Senate: Whether a proposal can enter the voting process after being approved by the committee depends on the support of 60 senators. The Senate has few restrictions on members’ debates. As long as they do not violate the rules of procedure, senators can speak freely on any issue without time limits. The Senate can only vote after all senators have finished speaking, which gives rise to a special operating method called filibuster. Senators can use filibustering, through lengthy speeches, to prevent the Senate from voting on the proposal under discussion. Senators can propose amendments or substitutes of any form and content for any part of the proposal, providing space and conditions for the leaders of both parties to negotiate and seek compromise.

5. Unified Text of Both Houses

Prior to the submission of the bill to the President for signature, the two houses must negotiate and unify the text of the bill.

6. Presidential Signature

Presidential Approval: The bill is approved and becomes law.

Presidential Veto: The bill is returned to Congress with an explanation of the reasons for the veto. Congress can accept the President’s opinion, modify the bill or joint resolution accordingly, and then send it back to the President for signature. Alternatively, Congress can overturn the veto by a two-thirds vote in both the House of Representatives and the Senate, and the bill will become law.

Presidential Inaction: If Congress is in session, the bill becomes law automatically after 10 days without a response from the President. If Congress adjourns within 10 days after submitting the bill to the President, the bill will not become law.

Recent Cryptocurrency-related Bills

1. The Financial Innovation and Technology for the 21st Century Act (Fit21)


The 212-page bill was jointly drafted by Republican members of the House Agriculture Committee and the House Financial Services Committee. It was first released in early June and its co-sponsors include Glenn Thompson, Chairman of the House Agriculture Committee (Republican from Pennsylvania), French Hill, Representative from Arkansas (Republican), and Dusty Johnson (RS.D), with Hill leading the inaugural Digital Asset, Financial Technology, and Inclusive Subcommittee, and Johnson leading the Commodity Markets, Digital Assets, and Rural Development Subcommittee.

Some may wonder why the House Agriculture Committee is interested in cryptocurrencies. The reason is that one of the committee’s responsibilities is to oversee commodities, and historically most commodities have been agricultural products such as corn, soybeans, and wheat. In 1974, the federal government established the Commodities Futures Trading Commission (CFTC) to regulate commodity futures trading, and the Agriculture Committee still authorizes the CFTC and handles futures transactions. The Agriculture Committee stated in a statement that it is interested in all types of commodity markets, including commodities that emerge through new technologies, such as cryptocurrencies and cryptocurrency futures trading.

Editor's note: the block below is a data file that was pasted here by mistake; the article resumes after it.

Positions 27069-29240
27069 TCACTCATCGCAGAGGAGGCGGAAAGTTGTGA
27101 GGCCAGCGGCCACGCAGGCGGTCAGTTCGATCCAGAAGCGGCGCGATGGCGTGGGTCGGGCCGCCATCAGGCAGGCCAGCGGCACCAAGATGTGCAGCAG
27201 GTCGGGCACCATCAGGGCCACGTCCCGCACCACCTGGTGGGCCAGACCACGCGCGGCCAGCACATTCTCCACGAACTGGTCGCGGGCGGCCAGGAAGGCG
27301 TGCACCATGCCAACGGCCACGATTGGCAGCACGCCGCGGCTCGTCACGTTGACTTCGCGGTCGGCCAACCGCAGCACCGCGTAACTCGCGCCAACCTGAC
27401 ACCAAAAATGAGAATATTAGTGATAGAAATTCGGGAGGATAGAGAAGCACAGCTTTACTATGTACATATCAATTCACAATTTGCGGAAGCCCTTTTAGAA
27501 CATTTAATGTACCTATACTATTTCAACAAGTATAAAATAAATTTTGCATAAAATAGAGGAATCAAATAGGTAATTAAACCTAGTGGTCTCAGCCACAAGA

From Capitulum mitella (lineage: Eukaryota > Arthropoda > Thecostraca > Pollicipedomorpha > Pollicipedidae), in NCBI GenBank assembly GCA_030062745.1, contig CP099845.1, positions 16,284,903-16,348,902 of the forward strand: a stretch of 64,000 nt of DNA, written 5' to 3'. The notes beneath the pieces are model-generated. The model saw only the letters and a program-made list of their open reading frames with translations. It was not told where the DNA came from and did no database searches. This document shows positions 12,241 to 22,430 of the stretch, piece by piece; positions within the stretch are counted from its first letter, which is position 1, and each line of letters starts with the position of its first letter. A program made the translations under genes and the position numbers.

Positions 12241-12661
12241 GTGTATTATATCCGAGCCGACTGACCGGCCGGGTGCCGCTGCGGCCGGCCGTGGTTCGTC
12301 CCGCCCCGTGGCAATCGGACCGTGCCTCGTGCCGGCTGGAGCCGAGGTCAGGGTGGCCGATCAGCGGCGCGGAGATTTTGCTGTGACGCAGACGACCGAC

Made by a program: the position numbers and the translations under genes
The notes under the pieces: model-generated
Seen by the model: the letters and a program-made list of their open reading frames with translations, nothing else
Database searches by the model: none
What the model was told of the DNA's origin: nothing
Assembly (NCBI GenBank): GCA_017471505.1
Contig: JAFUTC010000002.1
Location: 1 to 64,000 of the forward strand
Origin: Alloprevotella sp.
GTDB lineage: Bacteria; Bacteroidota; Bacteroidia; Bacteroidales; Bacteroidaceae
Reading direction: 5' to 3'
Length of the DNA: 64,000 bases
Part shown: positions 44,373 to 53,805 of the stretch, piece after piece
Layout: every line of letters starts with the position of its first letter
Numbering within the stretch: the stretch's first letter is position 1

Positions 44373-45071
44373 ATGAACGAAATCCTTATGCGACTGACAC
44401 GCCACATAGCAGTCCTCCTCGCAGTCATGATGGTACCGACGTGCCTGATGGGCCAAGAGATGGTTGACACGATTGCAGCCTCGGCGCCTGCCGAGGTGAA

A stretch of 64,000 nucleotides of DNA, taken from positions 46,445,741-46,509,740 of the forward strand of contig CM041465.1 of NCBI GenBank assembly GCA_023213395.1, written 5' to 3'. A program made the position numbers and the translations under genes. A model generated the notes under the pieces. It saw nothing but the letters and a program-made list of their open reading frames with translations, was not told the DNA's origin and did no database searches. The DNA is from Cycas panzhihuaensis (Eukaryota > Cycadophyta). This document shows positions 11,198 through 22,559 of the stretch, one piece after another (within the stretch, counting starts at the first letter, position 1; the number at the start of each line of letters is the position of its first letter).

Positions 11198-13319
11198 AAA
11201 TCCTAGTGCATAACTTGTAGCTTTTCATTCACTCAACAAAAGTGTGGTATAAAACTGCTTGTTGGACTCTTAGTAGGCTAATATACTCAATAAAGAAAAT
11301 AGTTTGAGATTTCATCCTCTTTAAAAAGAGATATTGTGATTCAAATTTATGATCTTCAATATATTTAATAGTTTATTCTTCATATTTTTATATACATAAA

Content and Impact

The bill clarifies the regulatory roles of the Commodities Futures Trading Commission (CFTC) and the Securities and Exchange Commission (SEC) in cryptocurrencies, giving the CFTC jurisdiction over digital commodities, including exchanges, brokers, and dealers related to digital commodities. According to the bill summary released by the co-sponsors, about 70% of cryptocurrencies are better suited to be classified as commodities rather than securities, meaning that 70% of tokens should be regulated by the CFTC, and it points out that tokens cannot be classified as securities based solely on investment contracts. The following is the definition of digital commodities in the bill, which states that digital assets are considered digital commodities based on their decentralization and the functionality of associated networks.

Market participants must comply with new and more comprehensive disclosure requirements, and intermediaries can register with the SEC or CFTC depending on whether the underlying asset is a digital commodity. If both are involved, registration with both the SEC and CFTC is required (DUAL REGISTRATION).

The bill defines digital assets as “any fungible digital representation of value,” thus explicitly excluding NFTs. At the same time, the bill also lists “ancillary activities” that are not subject to the bill, including critical blockchain support and operational services and actions such as “compiling network transactions,” “providing computation work,” “providing user interfaces,” “developing, releasing, building, managing, maintaining, or otherwise distributing blockchain systems,” etc.

The bill represents a good first step in appropriately regulating the digital asset industry and responds to the need for regulatory clarity in the digital asset field.